Welcome to Part 6 of the Lockdown Mental Health Series. If you missed Parts 1-5 you can find them here.
This will be my last blog in the lockdown mental health series for now, but if you’ve enjoyed them and you’d like to see more, email Helen on firstname.lastname@example.org or comment below with other topics you’d like to have addressed.
Some of my previous blog posts have been about all the difficult feelings that lockdown might have brought up for people. Today, I’ll address anxiety, but for those who have enjoyed lockdown.
For some people, the lockdown has been a fresh breath of air, the break they needed, a pause from overwhelm, a quiet interlude, a needed respite.
For some people, that has brought guilt for enjoying something that’s causing so many others pain, and it’s brought anxiety about the thought of returning to whatever normal awaits on the other side.
Some people are saying that the world cannot return to the previous normal after this – but who knows?
What I do know is that whatever we return to, you’ll have a say in how you go forward, in how you interact with others, how you decide to spend your leisure time and make use of international travel, how you vote, how you think, what demands you put on your boss, how you choose to go forward as a fellow human, as a friend, partner, parents or otherwise.
But, there’s still not a magic solution if you’re feeling anxious about a post-lockdown world.
When it comes to anxiety – thinking about the future and going over all the ‘what ifs’ scenarios – the solution is simple but it’s not easy! And that’s to stop thinking about all the things that are outwith your control and start looking at what is within your control.
It’s about thinking about ‘what is’ instead of ‘what if’.
A technique used in counselling is to take a piece of paper and draw a circle in the middle.
Outside the circle your write down all the things that are worrying you and that you cannot control, like Covid-19, and government’s guidelines, and your parent’s health (for example), and inside the circle you write down everything you can control, such as checking in on your parents, deciding how to vote in a way that works for you at the next election, to wash your hands every time you’ve been out, to practise mindfulness and staying in the moment and so on…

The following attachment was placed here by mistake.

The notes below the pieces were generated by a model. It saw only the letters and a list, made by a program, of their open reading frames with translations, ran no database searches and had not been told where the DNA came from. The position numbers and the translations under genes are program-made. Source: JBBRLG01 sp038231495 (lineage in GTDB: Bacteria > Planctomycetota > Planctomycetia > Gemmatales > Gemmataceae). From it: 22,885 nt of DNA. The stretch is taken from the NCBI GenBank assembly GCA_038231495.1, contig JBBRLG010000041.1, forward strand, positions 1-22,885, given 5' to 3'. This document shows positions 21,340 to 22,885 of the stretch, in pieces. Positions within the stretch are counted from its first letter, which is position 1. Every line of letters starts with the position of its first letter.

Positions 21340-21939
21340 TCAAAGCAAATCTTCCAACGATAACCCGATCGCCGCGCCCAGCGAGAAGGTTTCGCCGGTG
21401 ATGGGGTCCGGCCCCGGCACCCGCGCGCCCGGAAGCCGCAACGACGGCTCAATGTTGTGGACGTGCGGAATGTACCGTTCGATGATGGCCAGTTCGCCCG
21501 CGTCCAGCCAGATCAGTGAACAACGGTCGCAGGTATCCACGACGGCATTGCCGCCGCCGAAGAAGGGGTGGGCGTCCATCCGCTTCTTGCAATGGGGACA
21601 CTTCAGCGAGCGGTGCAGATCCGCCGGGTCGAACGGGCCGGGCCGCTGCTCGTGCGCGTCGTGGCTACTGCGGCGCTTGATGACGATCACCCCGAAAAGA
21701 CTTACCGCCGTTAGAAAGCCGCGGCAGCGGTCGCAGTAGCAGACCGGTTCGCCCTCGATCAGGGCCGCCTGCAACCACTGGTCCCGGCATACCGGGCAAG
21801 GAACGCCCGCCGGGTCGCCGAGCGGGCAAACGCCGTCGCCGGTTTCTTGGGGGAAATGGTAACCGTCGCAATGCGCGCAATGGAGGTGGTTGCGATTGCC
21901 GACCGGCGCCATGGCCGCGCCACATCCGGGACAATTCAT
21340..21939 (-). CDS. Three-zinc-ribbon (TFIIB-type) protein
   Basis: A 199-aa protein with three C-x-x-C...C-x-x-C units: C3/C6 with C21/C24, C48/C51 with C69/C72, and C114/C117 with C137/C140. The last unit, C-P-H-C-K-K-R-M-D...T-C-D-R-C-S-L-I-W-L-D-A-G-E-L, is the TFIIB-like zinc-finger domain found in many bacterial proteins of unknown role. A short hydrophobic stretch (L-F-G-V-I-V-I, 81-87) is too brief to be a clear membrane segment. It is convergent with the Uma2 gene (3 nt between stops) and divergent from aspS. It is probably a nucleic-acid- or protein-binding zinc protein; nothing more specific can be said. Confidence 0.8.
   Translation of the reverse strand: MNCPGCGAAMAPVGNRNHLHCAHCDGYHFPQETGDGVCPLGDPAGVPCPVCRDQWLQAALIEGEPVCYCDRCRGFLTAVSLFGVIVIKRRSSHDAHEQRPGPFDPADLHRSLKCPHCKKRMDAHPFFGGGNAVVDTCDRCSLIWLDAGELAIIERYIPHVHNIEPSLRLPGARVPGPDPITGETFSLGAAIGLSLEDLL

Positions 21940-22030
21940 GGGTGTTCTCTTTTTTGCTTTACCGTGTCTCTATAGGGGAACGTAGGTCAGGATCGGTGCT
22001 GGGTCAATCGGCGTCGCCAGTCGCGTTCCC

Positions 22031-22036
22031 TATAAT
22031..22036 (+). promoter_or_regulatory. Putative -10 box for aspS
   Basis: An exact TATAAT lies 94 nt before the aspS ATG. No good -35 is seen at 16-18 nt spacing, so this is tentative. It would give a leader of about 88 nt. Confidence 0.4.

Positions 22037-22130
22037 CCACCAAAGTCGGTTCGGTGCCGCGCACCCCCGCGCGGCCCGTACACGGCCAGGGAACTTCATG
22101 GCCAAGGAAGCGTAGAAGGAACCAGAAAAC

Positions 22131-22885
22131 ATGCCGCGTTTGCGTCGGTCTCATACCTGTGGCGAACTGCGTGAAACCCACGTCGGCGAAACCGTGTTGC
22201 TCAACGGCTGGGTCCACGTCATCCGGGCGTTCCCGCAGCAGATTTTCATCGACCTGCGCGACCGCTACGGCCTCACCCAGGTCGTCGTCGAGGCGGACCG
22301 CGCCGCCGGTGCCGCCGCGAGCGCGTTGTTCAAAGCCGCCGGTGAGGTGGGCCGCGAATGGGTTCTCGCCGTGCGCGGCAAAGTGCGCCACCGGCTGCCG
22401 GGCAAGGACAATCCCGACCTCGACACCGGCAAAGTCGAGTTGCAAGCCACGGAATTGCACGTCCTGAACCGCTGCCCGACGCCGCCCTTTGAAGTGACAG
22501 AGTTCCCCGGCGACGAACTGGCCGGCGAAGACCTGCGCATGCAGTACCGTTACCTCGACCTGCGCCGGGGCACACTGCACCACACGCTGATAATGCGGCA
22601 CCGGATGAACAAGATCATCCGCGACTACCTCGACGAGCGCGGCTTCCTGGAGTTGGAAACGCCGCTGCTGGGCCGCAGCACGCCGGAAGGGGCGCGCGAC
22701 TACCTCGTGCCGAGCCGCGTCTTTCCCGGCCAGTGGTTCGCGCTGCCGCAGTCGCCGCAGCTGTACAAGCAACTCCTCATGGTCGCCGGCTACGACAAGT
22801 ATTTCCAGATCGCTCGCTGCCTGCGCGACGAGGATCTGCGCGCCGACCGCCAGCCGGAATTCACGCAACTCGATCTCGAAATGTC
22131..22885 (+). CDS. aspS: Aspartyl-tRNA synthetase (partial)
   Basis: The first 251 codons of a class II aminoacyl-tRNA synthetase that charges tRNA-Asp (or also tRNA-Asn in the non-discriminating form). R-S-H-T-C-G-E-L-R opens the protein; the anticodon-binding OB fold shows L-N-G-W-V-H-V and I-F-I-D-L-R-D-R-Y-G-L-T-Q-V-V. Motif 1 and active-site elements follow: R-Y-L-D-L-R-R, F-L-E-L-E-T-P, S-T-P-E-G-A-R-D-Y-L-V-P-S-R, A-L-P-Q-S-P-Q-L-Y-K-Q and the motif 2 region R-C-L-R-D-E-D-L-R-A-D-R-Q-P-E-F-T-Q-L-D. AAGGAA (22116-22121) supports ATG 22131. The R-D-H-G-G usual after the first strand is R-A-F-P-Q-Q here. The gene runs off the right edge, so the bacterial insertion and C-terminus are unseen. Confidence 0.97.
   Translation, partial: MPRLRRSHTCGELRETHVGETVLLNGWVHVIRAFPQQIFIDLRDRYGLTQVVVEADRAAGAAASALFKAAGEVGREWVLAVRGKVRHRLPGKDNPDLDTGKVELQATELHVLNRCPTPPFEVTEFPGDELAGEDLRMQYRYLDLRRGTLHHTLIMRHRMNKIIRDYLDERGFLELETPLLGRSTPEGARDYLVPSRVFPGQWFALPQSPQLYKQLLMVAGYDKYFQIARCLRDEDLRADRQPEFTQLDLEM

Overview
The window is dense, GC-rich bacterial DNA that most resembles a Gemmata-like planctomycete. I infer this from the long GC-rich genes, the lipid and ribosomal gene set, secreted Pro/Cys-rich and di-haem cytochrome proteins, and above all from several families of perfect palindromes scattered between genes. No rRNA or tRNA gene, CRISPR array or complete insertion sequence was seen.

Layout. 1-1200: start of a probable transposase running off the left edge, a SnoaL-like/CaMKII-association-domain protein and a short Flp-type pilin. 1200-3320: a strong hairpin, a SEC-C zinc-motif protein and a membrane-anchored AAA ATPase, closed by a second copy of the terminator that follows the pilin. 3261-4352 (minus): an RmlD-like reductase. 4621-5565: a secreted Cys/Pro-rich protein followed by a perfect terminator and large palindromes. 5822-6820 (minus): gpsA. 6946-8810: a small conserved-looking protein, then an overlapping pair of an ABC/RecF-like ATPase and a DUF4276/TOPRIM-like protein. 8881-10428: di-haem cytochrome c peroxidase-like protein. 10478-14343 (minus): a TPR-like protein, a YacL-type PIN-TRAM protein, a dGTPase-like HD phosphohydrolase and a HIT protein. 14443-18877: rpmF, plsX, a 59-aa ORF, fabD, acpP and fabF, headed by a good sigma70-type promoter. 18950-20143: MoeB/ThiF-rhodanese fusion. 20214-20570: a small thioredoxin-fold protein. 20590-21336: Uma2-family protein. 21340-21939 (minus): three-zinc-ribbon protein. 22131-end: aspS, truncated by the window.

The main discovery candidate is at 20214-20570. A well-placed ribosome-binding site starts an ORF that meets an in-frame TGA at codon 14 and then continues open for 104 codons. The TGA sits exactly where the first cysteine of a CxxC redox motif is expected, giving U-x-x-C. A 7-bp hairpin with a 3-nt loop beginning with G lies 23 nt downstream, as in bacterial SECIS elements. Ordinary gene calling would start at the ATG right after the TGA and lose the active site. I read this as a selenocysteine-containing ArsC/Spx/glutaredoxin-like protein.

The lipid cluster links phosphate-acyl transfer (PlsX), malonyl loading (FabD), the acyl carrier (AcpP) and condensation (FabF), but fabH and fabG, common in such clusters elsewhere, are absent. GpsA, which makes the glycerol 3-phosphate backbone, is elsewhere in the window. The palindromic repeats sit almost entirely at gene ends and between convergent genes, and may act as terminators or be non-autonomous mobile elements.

Obviously, you can do this with anything that bothers you and it doesn’t have to be Covid-related.
Another exercise I’m using at the moment and which is based on the same principles, but more specific to Covid-19 and lockdown, is to take a piece of paper and make three columns:
- In column one, you write down everything you’ve loved about the lockdown. Maybe that’s the slowing down of pace, maybe that’s the fact the planet is getting a bit of healing time itself, maybe it’s that you’ve enjoyed working from home.
- In column two, you write about all the things you’ve missed because of lockdown, like maybe going to your local chippy, or driving up the coast, or hugging your friends.
- In the third column you write down what changes you’ll be taking forward after lockdown, maybe travel less, maybe talking to your boss about working from home more often, maybe reducing the number of activities your children participate in and encourage more home quality time.
The point of this exercise is to establish gratitude for what it is, above what it isn’t. And it gives you a moment to reflect – what can you control going forward? If you’re anxious about ‘returning to normal’ what can you take control of and try to change to make it a new and better normal for you?
I hope this series of blogs was helpful? I’d love to hear your feedback.
Blog series written by Terese Smith – counsellor, dyslexic and Dyslexia Scotland blogger